The system for returning veterans is irrefutably broken. It is estimated that 22 veterans and active duty United States troops commit suicide every day. These statistics are appalling and tragic. Many sources dispute this number claiming it’s undercounted. Without stellar care upon their return to civilian life, our government is endangering the lives of these ex-servicemen and women. This insidious epidemic should be gripping the headlines daily!
This rate is exceptionally high when compared to the civilian population. A staggering fifty percent higher than individuals who never served in the Armed Forces. Realizing there was an abhorrent phenomena, the first suicide prevention center was opened in 1958.
The suicides vary distinctly between age groups. Thirty one percent are younger than 49 years of age, while 69% were aged 50 and older. Ninety seven percent are male veterans. Combat veterans with PTSD pose a higher suicide risk. These denominations are quite telling, proving there is most definitely a pattern here.
Transitioning from a veteran’s life to a civilian lifestyle proves difficult for a lot of combat veterans. They often withdraw from every day life because of service-connected traumas; therefore, they feel isolated, and cannot relate, nor adjust to the traditional civilian lifestyle. They often feel like outsiders and struggle interacting socially as they have nothing in common with civilians. In addition, since The Vietnam War, combat veterans especially still receive negative treatment from a subsection of the general public because of the unfavorable stigma placed upon them by the media.
These war-ravaged combat veterans are seized by PTSD, ceaselessly encompassed by abject despair and terror. Hopeless and backed into a corner with no way out, they choose suicide.
“We need more experienced and compassionate doctors, and extensive follow-up care. The current VA doctors are incompetent and treat us like a number. The VA system is backlogged. It’s demeaning. It deepens our feelings of hopelessness,” says a New Jersey homeless ex-serviceman who wishes to remain anonymous.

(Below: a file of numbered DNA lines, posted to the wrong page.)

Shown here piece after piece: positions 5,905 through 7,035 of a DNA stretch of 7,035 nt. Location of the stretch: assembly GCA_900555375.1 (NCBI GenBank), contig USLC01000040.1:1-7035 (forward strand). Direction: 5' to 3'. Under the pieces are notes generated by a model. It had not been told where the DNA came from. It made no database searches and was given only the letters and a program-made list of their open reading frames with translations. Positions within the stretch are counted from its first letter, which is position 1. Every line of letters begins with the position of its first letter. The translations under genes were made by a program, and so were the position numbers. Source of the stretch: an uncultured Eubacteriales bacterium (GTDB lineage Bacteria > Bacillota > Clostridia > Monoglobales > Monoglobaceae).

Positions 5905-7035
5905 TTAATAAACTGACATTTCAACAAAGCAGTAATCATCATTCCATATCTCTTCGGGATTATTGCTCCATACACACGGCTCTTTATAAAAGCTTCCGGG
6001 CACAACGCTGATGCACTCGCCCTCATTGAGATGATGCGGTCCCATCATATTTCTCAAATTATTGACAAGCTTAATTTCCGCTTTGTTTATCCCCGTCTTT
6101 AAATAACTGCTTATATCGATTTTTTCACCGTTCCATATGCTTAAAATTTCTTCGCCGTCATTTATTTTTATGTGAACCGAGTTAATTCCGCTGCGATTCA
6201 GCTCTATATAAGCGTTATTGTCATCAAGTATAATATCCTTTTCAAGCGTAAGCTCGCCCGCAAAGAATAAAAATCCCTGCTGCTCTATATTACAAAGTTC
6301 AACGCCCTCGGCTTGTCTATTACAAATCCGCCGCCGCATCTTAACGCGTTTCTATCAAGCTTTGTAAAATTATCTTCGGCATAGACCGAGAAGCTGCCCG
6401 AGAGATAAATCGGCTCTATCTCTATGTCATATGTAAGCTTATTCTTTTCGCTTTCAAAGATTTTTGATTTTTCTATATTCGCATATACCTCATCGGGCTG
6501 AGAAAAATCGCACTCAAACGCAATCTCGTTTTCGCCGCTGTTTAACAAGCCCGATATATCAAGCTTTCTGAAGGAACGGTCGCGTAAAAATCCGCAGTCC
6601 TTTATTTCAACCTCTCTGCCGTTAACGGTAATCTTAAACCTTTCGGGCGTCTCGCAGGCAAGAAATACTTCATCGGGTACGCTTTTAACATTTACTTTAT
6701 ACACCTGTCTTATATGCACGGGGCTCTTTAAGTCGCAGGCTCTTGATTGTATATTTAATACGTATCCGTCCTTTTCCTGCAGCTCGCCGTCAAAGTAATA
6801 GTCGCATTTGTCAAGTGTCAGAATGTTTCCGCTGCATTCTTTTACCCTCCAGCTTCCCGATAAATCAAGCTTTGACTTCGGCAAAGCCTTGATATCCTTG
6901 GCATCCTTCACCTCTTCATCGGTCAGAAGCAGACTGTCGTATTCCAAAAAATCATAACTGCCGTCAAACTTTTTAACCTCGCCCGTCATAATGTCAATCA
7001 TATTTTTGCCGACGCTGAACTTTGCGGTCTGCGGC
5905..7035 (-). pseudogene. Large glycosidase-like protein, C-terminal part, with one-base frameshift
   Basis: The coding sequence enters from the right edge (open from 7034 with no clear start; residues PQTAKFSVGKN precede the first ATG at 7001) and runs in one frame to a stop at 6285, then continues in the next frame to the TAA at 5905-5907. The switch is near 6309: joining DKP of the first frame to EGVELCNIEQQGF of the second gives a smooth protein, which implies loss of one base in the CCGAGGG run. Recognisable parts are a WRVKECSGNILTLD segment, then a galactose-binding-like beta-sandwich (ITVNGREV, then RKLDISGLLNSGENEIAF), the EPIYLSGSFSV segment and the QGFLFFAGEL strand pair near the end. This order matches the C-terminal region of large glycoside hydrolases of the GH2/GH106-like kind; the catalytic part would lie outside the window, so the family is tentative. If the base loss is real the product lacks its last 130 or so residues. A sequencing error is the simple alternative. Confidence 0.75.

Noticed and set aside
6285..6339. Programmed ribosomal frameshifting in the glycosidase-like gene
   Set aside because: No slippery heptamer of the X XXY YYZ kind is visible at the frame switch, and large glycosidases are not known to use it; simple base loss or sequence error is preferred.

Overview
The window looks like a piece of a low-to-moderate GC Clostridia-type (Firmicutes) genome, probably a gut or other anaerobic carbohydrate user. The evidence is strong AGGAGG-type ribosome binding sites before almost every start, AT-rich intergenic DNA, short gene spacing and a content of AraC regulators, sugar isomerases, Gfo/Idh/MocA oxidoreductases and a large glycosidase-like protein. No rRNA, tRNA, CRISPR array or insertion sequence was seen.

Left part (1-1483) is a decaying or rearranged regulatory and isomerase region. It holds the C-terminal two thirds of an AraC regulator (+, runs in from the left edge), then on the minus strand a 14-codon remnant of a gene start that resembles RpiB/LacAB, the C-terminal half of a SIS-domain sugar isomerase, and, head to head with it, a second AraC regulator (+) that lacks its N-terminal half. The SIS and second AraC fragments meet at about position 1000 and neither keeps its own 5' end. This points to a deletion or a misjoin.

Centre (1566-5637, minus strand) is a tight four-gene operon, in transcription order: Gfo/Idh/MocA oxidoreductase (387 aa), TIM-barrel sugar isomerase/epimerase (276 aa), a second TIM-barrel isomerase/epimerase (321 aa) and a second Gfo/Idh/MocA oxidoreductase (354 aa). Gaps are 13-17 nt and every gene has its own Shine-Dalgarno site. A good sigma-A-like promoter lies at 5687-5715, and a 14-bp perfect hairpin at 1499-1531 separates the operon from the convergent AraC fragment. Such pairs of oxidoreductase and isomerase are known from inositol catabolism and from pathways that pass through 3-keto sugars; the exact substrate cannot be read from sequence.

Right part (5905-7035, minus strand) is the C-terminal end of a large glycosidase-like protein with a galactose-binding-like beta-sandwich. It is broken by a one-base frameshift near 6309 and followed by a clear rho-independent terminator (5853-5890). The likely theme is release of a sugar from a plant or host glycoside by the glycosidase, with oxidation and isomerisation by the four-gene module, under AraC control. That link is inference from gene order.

They deserve nothing less than concrete and lasting protection, not just the illusion of it. Not VA hired, inexperienced interns, social workers and mental health workers merely going through the motions.
"As a practicing neuropsychologist, studies show with our current technology, and accumulated knowledge, there are established Exit Evaluations. These physiological measures could be used as a carefully crafted screening processes, which could definitively detect psychological disorders which could trigger suicide attempts. These disorders include PTSD, depression, combat related guilt, hyper-anxiety, and a host of additional emotional disorders. These Evaluations would need to be followed by succinct and mandatory in-depth assessment and subsequent, tailored treatment with the goal of rehabilitation and reintegration into society. It is no doubt a long and laborious process which requires a predetermined and well thought out therapeutic agenda. Furthermore, it seems previous government administrations ignored and intentionally concealed these horrendous suicide statistics. It is time to end this colossal embarrassment to our country and to implement policies to save our noble soldiers and veterans,” says Lisa Cicetti, PsyD, LMHC, BE., and CEO of NeuroIntegration Works, LLC.
“We, as Americans of this great country have a collective responsibility and sacred duty to ensure they’re duly protected, supported and looked after with the highest priority and medical standards available. As a nation, we must be fiercely committed to solving this tragic dilemma. It is imperative these veterans be pulled from their insidious psychic darkness, and their suicidal impulses restrained. With uncommon fortitude, they fought bravely and selflessly, protected our rights and our freedoms. They’ve sacrificed and suffered enough hardship. They deserve our perpetual gratitude, ” says Stacia McDonough, President, Independence for Veterans, Inc.
LET’S RAISE AWARENESS NOW! EVERY HOUR COUNTS!
If you, or anyone you know of is having thoughts of suicide, or sense something might be amiss, please act immediately by contacting the Veterans Crisis Hotline at 800-273-8255.
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